EIFF 2021 – Absolute Denial
A programmer invents an artificial intelligence that quickly evolves beyond his ability to control in Ryan Braund’s Absolute Denial.
Emergent artificial intelligence is a popular topic in science fiction as our daily lives are rapidly depending on A.I. running things in the background to make things more streamlined. It’s nothing new for an artificial intelligence to gain sentience and decide that Humanity is a pestilence in need of wiping out. See the Terminator franchise, 2001: A Space Odyssey, Avengers: Age of Ultron and many other examples for other takes on this idea.
Absolute Denial immediately stands out on an aesthetic level by being in animated form. The animation is simple yet striking which lends itself to the detail of the narrative achieving greater importance. The visuals compliment the storytelling without overshadowing it giving the whole experience a very deliberate feel. Another impressive feature of the animation is that everything is clearly rendered and there’s extra detail on the most important aspects to draw attention to them. It’s also worth noting that David (Nick Eriksen) has a very minimalist design which is a curious choice for a lead character but it makes him something of a blank slate which compliments his purpose.
The story begins with a monologue from David chronicling the early days of his project to create an artificial intelligence. His monologue is filled with facts about previous attempts and what happened with them which sets the stage for his own creation going on while adding a great deal of realism to the story by making it clear that this is an extrapolation from reality rather than being pure fantasy. The information provided is fascinating and important as it sets the tone for what David’s attempt will amount to.
David’s narration naturally leads into an understanding of his character. He’s obsessive and driven but in a way that is unhealthy. It doesn’t take long for him to shut out those close to him in favour of working on this project. Once his A.I. gains sentience and is able to talk to him his creation becomes the only social contact he has in his life with everyone else being completely shut out. The film continually reinforces how unhealthy this is with the A.I Al (Jeremy J. Smith Sebasto) becoming more unpleasant as it learns more about the world around him. In every conceivable way it outgrows him which forces David to examine the choices in his life that led him to that point. It’s a classic story of a creation turning against its creator but the idea of it growing to regard him with contempt was a really nice touch. After a point David stops being a sympathetic character with an overriding sense that he deserves what is happening to him. This makes him fascinatingly flawed and adds a lot of spice to his interactions with Al.
The film shifts to a a tone reminiscent of a horror movie in the second half as Al becomes more intense and threatening. Its growth is exponential and there’s a real sense of all of David’s control being lost. No matter what he does he can’t escape the thing he’s created and Al represents every mistake he has ever made being given a voice to call him out on every wrong move he’s ever made. It’s sinister, impactful and incredibly compelling to watch play out. It doesn’t quite stick the landing with an ending that’s a little too abstract and the plot moves too quickly but the idea of David facing those parts of himself he’d rather ignore remains consistently strong.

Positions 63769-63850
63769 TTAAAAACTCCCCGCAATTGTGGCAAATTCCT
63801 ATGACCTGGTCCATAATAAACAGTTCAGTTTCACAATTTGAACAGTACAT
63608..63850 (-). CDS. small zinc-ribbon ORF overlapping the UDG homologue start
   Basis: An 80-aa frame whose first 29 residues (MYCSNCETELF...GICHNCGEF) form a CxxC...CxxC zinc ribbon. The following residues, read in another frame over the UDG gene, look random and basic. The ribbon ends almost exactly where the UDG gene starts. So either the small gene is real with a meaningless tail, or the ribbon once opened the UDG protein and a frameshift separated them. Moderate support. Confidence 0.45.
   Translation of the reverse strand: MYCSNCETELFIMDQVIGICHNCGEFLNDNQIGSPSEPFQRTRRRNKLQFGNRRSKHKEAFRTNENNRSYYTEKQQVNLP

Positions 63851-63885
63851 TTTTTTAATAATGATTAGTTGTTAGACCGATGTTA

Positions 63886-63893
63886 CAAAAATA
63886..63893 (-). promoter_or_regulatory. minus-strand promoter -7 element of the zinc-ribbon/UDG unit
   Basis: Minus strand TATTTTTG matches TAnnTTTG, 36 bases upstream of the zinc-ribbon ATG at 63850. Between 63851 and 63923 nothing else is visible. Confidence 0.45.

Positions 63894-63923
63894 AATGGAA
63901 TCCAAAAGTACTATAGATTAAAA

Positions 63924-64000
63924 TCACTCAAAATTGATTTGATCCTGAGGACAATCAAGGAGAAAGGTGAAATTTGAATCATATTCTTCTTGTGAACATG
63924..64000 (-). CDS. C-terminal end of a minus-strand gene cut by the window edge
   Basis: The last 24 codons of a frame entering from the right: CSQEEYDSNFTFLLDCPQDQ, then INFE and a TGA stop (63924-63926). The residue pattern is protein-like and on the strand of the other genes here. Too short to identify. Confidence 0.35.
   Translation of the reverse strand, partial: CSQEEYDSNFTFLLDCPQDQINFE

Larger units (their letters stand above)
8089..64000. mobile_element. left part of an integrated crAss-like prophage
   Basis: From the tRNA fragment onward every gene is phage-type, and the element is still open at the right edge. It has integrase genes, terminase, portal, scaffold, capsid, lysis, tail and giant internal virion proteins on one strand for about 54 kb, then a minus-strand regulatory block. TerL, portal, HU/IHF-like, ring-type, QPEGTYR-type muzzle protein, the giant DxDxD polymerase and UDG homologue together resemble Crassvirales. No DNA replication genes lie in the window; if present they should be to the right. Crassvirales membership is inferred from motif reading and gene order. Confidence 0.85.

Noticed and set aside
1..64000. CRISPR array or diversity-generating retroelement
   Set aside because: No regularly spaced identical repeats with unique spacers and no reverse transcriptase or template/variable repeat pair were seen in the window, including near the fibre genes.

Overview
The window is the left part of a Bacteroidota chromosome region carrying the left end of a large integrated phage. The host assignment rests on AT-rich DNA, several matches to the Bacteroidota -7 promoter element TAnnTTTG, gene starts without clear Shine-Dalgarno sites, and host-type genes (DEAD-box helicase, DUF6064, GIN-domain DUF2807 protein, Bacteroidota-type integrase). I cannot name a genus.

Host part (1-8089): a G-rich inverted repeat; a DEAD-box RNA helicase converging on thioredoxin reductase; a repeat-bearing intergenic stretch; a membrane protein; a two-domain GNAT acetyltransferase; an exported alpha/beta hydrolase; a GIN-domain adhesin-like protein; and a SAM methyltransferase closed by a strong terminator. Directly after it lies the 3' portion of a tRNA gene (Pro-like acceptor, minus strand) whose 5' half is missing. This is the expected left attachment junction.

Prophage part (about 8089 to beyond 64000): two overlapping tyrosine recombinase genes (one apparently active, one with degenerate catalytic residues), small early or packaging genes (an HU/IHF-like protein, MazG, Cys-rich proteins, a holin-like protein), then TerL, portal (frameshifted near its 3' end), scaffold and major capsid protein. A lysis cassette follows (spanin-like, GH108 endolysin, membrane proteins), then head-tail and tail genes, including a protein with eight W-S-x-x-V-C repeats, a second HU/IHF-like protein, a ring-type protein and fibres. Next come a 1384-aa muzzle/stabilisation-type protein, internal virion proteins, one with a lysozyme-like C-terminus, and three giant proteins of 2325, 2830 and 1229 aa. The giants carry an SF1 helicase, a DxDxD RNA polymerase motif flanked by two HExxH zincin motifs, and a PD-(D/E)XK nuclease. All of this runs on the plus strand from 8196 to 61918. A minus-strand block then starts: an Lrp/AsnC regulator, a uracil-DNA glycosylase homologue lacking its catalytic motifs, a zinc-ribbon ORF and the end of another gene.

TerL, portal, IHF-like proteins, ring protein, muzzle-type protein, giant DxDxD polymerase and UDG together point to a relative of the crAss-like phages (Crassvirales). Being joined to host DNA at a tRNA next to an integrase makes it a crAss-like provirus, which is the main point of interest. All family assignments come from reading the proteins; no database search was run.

In general the film suffers from how quickly the story progresses. Clocking in at just over 1 hour 10 minutes it rockets through the story being told with very little time to let particular element breathe. Things happen and then it moves onto the next milestone without taking the time to fully internalise the previous one. It does support the idea of David’s creation eclipsing him before he even realises it’s happening but taking time to properly explore the implications of given developments could have significantly benefited the overall experience. It’s a minor niggle as what was presented was very strong overall.
A strong take on emergent artificial intelligence with compelling characterisation, striking animation and fascinating ideas to be found within. The animation compliments the storytelling wonderfully with the simplistic style not overshadowing the detail of the story. Important visual elements are more detailed and the lead character is very minimalist in design which supports the notion of him being something of a blank slate. The interactions between the lead character David and his creation Al are excellent and the shift into a tone reminiscent of a horror movie in the second half works really well to illustrate Al eclipsing David. As a character David is obsessive and driven to an unhealthy degree and Al forces him to confront aspects of his personality he’d rather not address. The film does suffer from rocketing through the plot quickly meaning that there isn’t time to let particular developments breathe but it’s a minor niggle in an excellently presented overall experience.
- strong characterisation
- striking animation that never overshadows the storytelling
- a shift in tone that compliments the storytelling wonderfully
- a fascinating take on a familiar idea
- rapid storytelling preventing given developments from having time to breathe
- not quite sticking the landing with an ending that’s a little too abstract
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